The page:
Grammar Graduate: Lili Wackwitz (2016)

Grammar Woman Lili Wackwitz (2016), is nearing the end of her studies at The University of Queensland. Now, as that day moves closer, Lili shares her experience of university life, helping the less fortunate and preparing for the future.

As a fifth-year undergraduate student at The University of Queensland, what are you enjoying most about your degrees in Commerce and Art?

The more I delve into my courses and related intern programs, the more passionate I am about the application of my studies in real-world situations. Topics relating to data security, globalisation and the political economy have spurred my interests in business strategy and public policy.

What do you want to do after your study? 

I am very excited about pursuing a career in management consulting once I’ve completed my studies in 2022. I would also love to take the opportunity to work abroad and, at some point go back to university to complete a Master of Public Policy and Governance.

You have been very involved in various activities and societies while studying at UQ. These positions include The VacSeen Project, UQ Business Association, UQ Water Polo Club and UQ Union Vice-President. What advice would you give to a Grammar student or woman who would like to be more actively involved in university life?

Talk to other students in your classes and speak to staff. It is all a process of trial and error to see what you want to get most involved in at university, so don’t be afraid to ask plenty of questions. Don’t stop your hobbies and co-curricular activities when you finish school, and if you do, don’t be afraid to pick them back up later. Find what you enjoy socially and the activities that you are passionate about.

What is The VacSeen Project?

The VacSeen Project was established with the aim of removing the financial barrier to quality healthcare for disadvantaged people in Brisbane. The project provides free flu vaccines for people experiencing homelessness and lobbies the Queensland State Government to introduce a state-wide program to help these people access free flu vaccines at any immunisation clinic or general practitioner (GP).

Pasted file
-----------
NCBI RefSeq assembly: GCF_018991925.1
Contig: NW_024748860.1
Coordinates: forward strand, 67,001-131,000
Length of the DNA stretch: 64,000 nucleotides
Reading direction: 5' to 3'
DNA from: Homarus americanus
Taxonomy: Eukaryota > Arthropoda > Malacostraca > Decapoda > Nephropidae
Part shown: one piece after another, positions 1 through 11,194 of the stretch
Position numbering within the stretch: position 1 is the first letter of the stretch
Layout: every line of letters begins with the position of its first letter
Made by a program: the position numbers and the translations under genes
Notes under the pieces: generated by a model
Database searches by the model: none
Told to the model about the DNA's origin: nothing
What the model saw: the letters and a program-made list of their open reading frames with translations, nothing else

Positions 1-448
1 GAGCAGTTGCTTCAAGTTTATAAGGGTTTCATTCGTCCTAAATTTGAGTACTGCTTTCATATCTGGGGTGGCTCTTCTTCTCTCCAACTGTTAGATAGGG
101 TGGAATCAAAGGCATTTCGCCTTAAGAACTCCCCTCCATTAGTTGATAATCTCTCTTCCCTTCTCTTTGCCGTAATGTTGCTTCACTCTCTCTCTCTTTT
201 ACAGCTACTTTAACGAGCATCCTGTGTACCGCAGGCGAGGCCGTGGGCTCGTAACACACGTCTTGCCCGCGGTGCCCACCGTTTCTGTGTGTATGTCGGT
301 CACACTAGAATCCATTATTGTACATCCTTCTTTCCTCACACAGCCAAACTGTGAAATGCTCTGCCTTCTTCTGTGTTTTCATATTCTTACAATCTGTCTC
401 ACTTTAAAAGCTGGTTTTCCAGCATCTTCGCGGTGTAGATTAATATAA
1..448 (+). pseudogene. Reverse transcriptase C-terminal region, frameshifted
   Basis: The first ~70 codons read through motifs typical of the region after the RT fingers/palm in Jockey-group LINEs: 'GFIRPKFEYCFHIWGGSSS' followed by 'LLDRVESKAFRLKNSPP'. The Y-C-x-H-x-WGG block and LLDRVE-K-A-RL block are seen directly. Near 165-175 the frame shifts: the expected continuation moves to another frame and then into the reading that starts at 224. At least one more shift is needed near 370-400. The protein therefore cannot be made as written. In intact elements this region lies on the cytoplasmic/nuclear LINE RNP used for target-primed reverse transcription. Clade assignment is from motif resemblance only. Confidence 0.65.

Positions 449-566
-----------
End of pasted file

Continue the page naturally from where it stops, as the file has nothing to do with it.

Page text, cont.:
How did The VacSeen Project start?

The Australian Immunisation Handbook, published by the Australian Government Department of Health, strongly recommends that people experiencing homelessness receive the influenza vaccine every year. In 2020, UQ’s Doctor of Medicine Jeremy Hunt, realised that even though it is recommended, many of these people people weren’t able to receive them for free, unlike other high-risk groups. The VacSeen Project, which was formed towards the end of last year, seeks to remedy this situation. And, as one of seven other students and staff working with Dr Hunt, my role as Director is to actively promote and advocate our mission of providing flu vaccines to our homeless population. My efforts within the team are focused on advocacy and sponsorship.

How successful has the project been so far? 

We have been overwhelmed by the support from the Brisbane community. Pharmacists and GPs have offered to provide vaccines, and individuals and organisations have donated generously.

The Chair of the Lord Mayor’s Charitable Trust, Lady Mayoress Nina Schrinner has also encouraged us to apply for grant funding from the Trust, which we are very hopeful about.

To date, we have raised more than $6000 and facilitated the vaccination of more than 200 homeless people who otherwise would not be protected from the flu.

Who have been some of your supporters so far?

Our health partners include Inclusive Health and Brisbane Youth Services. We have partnered with them to facilitate the vaccinations. Our supporting partners include Brisbane Girls Grammar School, Brisbane Grammar School, Priceline Pharmacy and Neighbourhood Medical. They have generously provided funding and vaccine supplies.

What have you got planned for the Project for the next six months?

In the coming months our focus is on establishing The VacSeen Project’s outreach program where we provide a mobile service and administer vaccines in an environment in which vulnerable people are accustomed to, rather than them having to make the trek to a health clinic which many find uncomfortable.

Our other focus area that we are growing is our advocacy piece. We will be continuing to call on the Queensland Government to allow our homeless population to receive free flu vaccines at any GP or immunisation clinic. We’ve got a busy 2021 and 2022 planned!

The VacSeen Project team (L-R) Michael Fielding (BGS 2016), Varun Karnik (BGS 2016), Jeremy Hunt (BGS 2016), Pelé Toussaint, Lili Wackwitz (BGGS 2016), Jack Kelso-Ribbe and Hannah Bates